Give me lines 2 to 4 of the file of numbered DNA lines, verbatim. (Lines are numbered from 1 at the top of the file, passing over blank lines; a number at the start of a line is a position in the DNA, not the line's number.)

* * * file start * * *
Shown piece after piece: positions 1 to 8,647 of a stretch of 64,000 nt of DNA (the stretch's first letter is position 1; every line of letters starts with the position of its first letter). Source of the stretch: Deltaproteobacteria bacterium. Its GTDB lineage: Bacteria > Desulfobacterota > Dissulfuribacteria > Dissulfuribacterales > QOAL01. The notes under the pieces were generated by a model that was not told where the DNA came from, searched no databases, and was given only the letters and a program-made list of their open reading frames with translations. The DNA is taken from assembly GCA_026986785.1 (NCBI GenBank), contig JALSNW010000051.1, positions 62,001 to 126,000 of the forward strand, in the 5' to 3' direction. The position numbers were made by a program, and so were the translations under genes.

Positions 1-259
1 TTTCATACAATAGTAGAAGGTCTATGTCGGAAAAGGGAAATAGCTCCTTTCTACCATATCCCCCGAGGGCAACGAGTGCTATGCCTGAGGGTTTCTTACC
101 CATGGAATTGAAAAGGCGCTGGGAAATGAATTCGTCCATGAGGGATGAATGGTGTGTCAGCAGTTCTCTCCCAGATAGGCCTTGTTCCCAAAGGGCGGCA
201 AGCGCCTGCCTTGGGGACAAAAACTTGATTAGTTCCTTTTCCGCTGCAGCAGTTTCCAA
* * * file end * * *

Positions 1-259
1 TTTCATACAATAGTAGAAGGTCTATGTCGGAAAAGGGAAATAGCTCCTTTCTACCATATCCCCCGAGGGCAACGAGTGCTATGCCTGAGGGTTTCTTACC
101 CATGGAATTGAAAAGGCGCTGGGAAATGAATTCGTCCATGAGGGATGAATGGTGTGTCAGCAGTTCTCTCCCAGATAGGCCTTGTTCCCAAAGGGCGGCA